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London – The UK said it will opt out of a common European Union platform for auctioning carbon permits in the next phase of the bloc's emissions-trading programme, which starts in 2013, and will develop a national system instead.

The EU, which has given away the majority of allowances since starting its cap-and-trade programme in 2005, will require most emitters to purchase their allotments from 2013. While the EU regulator favours a common auctioning platform, saying a centralised approach offers the best "value for money," it is giving member states the option of running their own auctions.

Britain, which already auctions some carbon permits in the current 2008-2012 trading period, notified the European Commission about its plans yesterday, according to a statement published on the Department of Energy and Climate Change website. Earlier this week, Poland and Germany announced similar opt-out decisions. That means that the bloc's three biggest emitters will have their own auctioning platforms.

The EU will sell about 60 per cent of all carbon dioxide permits in 2013, according to estimates by the European Commission, the bloc's executive. That proportion of sales versus free permits will rise in subsequent years as part of a strategy to use the world's biggest cap-and-trade programme to cut emissions.

The cap for carbon dioxide discharges for 2013 has been set at 2.04 billion tonnes, worth about €30 billion (Dh150 billion) at yesterday's prices. Aluminum and chemical makers join the programme in the next phase of operation, which runs through 2020. Airlines become part of the programme next year. The EU agreed that auctioning platforms should be established through an "open, transparent and competitive selection procedure."

Every application for individual auctions will be subject to approval by other member countries. The executive board of the United Nations' carbon market revised procedures for registering projects and adopted a two-year plan to improve efficiency and integrity, the UN regulator said.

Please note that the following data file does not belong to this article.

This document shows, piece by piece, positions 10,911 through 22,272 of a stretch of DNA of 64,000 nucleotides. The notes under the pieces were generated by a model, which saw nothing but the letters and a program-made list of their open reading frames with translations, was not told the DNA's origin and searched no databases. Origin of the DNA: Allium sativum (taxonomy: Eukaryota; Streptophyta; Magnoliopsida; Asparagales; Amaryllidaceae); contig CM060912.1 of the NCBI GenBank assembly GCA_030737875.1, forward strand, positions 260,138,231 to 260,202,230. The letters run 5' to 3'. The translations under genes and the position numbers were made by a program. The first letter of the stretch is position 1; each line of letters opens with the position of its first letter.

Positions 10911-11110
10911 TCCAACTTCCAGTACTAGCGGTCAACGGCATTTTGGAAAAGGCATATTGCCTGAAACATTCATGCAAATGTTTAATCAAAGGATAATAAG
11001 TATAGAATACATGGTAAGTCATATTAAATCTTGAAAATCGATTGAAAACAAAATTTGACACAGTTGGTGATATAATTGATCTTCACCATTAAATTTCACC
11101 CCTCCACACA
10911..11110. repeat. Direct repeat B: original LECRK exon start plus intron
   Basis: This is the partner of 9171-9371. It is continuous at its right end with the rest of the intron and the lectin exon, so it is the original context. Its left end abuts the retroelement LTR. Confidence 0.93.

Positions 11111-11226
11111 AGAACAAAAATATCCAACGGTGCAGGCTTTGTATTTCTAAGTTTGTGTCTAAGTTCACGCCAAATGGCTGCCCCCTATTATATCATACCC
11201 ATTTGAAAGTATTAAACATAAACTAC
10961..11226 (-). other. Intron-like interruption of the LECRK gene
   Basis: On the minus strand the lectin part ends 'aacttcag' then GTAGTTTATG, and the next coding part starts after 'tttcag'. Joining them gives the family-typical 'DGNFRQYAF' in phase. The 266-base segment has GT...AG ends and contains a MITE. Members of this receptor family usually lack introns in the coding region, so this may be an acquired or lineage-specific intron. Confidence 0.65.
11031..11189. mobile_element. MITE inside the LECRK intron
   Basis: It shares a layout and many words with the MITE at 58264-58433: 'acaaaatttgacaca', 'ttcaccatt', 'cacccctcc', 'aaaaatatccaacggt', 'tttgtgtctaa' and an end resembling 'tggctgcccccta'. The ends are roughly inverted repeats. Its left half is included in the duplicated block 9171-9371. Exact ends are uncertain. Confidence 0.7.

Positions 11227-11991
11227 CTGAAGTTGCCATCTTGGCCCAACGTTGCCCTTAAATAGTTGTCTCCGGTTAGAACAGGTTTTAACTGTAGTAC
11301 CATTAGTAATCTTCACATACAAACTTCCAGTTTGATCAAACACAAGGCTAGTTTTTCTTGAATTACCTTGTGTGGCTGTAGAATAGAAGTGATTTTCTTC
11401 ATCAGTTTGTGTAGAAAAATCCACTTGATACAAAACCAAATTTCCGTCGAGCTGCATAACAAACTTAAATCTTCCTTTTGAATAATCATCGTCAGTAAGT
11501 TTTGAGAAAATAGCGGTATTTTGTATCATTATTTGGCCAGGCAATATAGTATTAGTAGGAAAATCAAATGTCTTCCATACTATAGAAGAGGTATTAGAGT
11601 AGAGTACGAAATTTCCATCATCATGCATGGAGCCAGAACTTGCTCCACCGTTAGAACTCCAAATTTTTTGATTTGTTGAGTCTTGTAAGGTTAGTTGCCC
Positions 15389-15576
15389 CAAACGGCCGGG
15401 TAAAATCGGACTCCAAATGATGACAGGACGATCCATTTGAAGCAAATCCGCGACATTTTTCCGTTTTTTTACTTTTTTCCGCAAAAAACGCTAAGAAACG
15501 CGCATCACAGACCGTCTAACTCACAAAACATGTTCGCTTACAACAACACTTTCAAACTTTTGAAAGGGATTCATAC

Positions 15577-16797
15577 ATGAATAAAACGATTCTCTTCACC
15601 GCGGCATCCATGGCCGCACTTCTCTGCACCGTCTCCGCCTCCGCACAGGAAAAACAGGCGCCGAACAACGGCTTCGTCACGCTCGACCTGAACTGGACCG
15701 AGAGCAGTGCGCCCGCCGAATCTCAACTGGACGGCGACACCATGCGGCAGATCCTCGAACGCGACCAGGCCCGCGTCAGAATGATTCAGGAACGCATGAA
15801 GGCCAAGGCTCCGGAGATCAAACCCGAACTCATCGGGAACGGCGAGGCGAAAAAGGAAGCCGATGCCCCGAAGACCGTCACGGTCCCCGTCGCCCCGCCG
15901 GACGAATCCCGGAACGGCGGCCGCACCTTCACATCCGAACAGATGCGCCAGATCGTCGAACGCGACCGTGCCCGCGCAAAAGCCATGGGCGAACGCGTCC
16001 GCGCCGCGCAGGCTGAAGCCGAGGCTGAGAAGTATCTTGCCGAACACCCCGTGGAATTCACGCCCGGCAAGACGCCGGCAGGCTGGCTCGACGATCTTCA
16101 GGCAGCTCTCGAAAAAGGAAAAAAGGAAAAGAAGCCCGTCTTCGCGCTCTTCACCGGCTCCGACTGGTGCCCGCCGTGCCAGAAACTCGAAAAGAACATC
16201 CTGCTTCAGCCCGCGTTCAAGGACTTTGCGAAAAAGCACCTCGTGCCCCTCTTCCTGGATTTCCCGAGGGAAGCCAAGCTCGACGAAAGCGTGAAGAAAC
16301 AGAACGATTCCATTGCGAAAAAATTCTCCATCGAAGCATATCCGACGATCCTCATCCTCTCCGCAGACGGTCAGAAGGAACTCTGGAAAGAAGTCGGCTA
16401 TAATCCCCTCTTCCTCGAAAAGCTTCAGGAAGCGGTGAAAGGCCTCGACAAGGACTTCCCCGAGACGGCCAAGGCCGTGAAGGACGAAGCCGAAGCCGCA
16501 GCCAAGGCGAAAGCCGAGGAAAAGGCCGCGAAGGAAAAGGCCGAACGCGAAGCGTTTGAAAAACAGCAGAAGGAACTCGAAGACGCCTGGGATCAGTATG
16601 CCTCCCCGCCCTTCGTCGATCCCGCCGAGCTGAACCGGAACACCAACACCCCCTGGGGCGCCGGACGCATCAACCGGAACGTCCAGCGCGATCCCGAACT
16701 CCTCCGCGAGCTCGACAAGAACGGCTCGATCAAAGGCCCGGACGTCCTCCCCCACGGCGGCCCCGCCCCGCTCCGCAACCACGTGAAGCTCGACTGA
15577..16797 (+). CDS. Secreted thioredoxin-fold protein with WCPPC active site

The goals of the business plan for the Clean Development Mechanism, the world's second-biggest carbon market, also include improved regional distribution, better transparency and enhanced promotion, according to a statement issued after a meeting in Bonn that ended on Friday. The CDM, created under the UN's climate-protection Kyoto Protocol, generates emission-reduction credits for projects that cut greenhouse gases in developing nations. Investors can use those credits for compliance in the European Union's emissions trading system, the world's largest.

The procedures for registering projects were revised in line with a request by parties to the Kyoto Protocol at their December meeting in Cancun, Mexico. "Registered projects will now be eligible to earn emission-reduction credits from the date that a complete request for registration was submitted," the secretariat of the UN Framework Convention on Climate Change said in the e-mailed statement. – Agencies

The CDM has issued 549 million Certified Emission Reduction credits by February 18, according to a report from the meeting published on the UN website. CERs for delivery in December 2011 closed at 11.50 euros yesterday, while the EU allowances cost 14.99 euros.


Extpub | by Dr. Radut